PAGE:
Advisers are calling for the FSA to name and shame banks and building societies that were found to have given poor investment advice during the regulator’s mystery shopping exercise.
Last week, the FSA published the findings of its mystery shopping review carried out at six banks and building societies between March and September. Of a total of 231 mystery shops, the adviser gave unsuitable advice in 11 per cent of cases and the adviser did not gather enough information to ensure the advice was suitable in 15 per cent of cases.
Plan Money director Peter Chadborn says he is not surprised by the FSA’s findings. He says: “The ultimate test would be to repeat the mystery shopping exercise now that the RDR has been implemented. The trouble is there may not be many banks and building societies left to survey that are still offering mass market advice.
“We have to acknowledge the fact the FSA is at least doing something to tackle this, but the question is what will the regulator do next? It should name and shame those firms at fault.”
Thameside Wealth director Tom Kean says: “Some of the examples of poor advice given are unforgivable and simply show there is still a long way to go. My fear is bank customers will be put off from seeking advice from both the banks and IFAs, and will simply either give up or invest themselves without necessarily having the appropriate knowledge.”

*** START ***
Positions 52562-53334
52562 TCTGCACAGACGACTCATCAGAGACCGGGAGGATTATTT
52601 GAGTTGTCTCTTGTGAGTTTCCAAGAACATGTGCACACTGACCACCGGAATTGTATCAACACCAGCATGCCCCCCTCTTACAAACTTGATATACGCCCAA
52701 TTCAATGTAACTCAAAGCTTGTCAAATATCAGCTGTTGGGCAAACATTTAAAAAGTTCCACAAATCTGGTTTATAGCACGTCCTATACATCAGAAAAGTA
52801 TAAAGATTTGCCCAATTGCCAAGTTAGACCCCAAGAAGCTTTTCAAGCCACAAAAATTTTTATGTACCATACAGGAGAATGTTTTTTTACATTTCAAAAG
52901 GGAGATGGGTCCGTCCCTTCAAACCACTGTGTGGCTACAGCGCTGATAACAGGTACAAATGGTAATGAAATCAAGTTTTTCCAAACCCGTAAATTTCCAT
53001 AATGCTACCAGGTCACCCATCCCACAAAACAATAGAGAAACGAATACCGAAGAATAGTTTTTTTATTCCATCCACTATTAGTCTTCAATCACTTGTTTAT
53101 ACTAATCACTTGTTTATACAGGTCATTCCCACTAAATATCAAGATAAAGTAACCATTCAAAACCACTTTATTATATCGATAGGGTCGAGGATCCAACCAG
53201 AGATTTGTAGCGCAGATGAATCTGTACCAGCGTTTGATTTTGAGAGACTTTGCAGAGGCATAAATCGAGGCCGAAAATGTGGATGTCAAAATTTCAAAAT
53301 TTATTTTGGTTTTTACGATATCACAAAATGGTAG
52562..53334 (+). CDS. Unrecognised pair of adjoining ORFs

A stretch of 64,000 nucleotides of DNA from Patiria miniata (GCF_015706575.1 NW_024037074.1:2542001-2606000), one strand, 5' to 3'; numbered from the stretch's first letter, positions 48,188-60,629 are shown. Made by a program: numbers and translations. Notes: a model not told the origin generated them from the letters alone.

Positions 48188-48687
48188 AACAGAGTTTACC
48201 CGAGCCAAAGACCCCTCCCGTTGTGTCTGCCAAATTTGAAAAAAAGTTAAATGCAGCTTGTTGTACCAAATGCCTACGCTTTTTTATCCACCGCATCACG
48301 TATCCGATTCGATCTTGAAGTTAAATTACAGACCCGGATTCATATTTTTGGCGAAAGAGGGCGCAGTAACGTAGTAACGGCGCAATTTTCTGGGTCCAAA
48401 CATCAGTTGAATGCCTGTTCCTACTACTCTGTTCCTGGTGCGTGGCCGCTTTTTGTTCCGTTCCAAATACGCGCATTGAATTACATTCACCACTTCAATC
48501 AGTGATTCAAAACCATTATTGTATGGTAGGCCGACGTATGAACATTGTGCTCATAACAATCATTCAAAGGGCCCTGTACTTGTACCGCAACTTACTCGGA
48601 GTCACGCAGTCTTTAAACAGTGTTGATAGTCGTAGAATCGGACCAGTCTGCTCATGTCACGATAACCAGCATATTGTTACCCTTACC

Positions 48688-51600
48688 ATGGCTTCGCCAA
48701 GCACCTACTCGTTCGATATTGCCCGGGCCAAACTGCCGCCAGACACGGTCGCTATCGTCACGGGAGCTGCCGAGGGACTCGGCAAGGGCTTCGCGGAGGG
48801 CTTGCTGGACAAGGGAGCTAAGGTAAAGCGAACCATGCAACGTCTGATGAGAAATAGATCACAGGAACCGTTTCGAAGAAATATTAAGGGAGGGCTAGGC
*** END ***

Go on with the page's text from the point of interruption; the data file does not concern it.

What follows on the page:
Kean argues the RDR may not prevent the poor advice revealed by the mystery shop as many banks have set up charging structures which are dependent on product sales.
Facts & Figures Financial Planners managing director Simon Webster says: “It is testament to the failure of regulation that this sort of poor advice remains endemic within the banking sector. It reminds you why an initiative like the RDR was needed in the first place.
“The FSA needs to take action against the individuals responsible, even if this is the chief executive or the senior management.”